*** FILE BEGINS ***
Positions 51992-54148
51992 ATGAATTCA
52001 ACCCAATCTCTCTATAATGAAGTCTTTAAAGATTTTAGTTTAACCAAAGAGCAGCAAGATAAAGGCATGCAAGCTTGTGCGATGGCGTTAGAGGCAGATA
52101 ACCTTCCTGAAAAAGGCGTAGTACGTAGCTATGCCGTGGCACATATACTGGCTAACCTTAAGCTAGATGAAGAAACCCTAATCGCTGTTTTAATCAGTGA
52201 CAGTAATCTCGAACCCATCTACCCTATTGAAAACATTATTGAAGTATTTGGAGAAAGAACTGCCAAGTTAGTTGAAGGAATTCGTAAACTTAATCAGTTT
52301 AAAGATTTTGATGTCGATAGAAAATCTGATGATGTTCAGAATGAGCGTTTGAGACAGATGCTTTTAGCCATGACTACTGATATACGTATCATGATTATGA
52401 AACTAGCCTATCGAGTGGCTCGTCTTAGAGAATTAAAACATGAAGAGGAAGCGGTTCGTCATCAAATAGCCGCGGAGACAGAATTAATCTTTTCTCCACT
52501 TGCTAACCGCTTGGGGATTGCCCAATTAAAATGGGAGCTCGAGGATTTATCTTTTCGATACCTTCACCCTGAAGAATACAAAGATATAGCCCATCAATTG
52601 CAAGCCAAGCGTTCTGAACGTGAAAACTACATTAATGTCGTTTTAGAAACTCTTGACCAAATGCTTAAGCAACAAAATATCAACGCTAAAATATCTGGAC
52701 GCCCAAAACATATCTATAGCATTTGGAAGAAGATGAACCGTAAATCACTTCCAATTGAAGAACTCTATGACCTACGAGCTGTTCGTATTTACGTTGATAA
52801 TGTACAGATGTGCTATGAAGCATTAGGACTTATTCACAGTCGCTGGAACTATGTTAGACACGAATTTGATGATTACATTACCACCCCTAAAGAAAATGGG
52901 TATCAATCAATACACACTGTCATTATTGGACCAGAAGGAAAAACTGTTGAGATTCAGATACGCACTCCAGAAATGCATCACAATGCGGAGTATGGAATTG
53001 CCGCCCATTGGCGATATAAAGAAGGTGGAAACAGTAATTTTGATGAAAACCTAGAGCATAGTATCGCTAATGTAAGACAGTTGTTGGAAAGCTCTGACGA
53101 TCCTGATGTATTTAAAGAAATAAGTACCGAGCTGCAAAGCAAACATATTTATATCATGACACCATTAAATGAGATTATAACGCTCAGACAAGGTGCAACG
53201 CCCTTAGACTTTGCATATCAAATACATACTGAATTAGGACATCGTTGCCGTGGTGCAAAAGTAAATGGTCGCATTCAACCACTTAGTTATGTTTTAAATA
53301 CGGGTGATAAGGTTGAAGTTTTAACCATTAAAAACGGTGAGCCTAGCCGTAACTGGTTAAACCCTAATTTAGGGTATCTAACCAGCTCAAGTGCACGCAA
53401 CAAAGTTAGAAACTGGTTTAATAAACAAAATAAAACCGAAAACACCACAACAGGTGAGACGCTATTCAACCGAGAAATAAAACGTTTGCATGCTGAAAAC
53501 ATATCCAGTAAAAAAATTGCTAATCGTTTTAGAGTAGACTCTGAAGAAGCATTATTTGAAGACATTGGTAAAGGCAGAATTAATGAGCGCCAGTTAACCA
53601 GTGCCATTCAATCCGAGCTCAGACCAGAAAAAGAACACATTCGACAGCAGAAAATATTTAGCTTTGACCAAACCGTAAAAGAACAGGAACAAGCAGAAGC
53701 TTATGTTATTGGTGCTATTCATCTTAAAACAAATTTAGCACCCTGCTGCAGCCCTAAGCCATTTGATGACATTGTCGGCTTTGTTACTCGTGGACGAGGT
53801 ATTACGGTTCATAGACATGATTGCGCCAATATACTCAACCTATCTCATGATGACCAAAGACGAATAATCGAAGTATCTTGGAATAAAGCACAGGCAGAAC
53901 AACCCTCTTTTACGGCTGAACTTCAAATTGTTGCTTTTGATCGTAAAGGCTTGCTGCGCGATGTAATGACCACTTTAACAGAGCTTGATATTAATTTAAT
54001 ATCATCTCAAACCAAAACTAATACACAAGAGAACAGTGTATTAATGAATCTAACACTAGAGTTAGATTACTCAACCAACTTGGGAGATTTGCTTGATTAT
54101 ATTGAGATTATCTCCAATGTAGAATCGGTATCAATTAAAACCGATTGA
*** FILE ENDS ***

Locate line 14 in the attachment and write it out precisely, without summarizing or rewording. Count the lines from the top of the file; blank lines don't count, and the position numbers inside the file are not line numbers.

53101 TCCTGATGTATTTAAAGAAATAAGTACCGAGCTGCAAAGCAAACATATTTATATCATGACACCATTAAATGAGATTATAACGCTCAGACAAGGTGCAACG